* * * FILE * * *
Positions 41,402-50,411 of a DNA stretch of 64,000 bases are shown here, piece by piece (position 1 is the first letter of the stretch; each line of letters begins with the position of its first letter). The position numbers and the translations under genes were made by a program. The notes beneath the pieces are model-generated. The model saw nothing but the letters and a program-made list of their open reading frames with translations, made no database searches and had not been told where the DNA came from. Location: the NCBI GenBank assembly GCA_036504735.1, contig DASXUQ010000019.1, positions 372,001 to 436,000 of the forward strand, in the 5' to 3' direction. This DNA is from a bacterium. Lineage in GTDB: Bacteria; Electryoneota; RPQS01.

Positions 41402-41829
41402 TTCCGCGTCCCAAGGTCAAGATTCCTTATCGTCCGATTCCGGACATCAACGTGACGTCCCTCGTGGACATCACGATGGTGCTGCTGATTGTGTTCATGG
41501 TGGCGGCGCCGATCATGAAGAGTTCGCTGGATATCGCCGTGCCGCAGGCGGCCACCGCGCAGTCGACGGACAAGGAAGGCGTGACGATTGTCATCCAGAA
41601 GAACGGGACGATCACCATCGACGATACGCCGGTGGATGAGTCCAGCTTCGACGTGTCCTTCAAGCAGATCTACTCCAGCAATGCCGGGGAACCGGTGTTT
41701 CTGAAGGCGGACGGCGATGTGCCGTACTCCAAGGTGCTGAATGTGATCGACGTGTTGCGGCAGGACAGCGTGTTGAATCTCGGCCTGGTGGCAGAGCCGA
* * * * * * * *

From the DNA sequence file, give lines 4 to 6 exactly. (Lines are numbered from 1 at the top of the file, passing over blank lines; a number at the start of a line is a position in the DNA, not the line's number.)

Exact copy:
41501 TGGCGGCGCCGATCATGAAGAGTTCGCTGGATATCGCCGTGCCGCAGGCGGCCACCGCGCAGTCGACGGACAAGGAAGGCGTGACGATTGTCATCCAGAA
41601 GAACGGGACGATCACCATCGACGATACGCCGGTGGATGAGTCCAGCTTCGACGTGTCCTTCAAGCAGATCTACTCCAGCAATGCCGGGGAACCGGTGTTT
41701 CTGAAGGCGGACGGCGATGTGCCGTACTCCAAGGTGCTGAATGTGATCGACGTGTTGCGGCAGGACAGCGTGTTGAATCTCGGCCTGGTGGCAGAGCCGA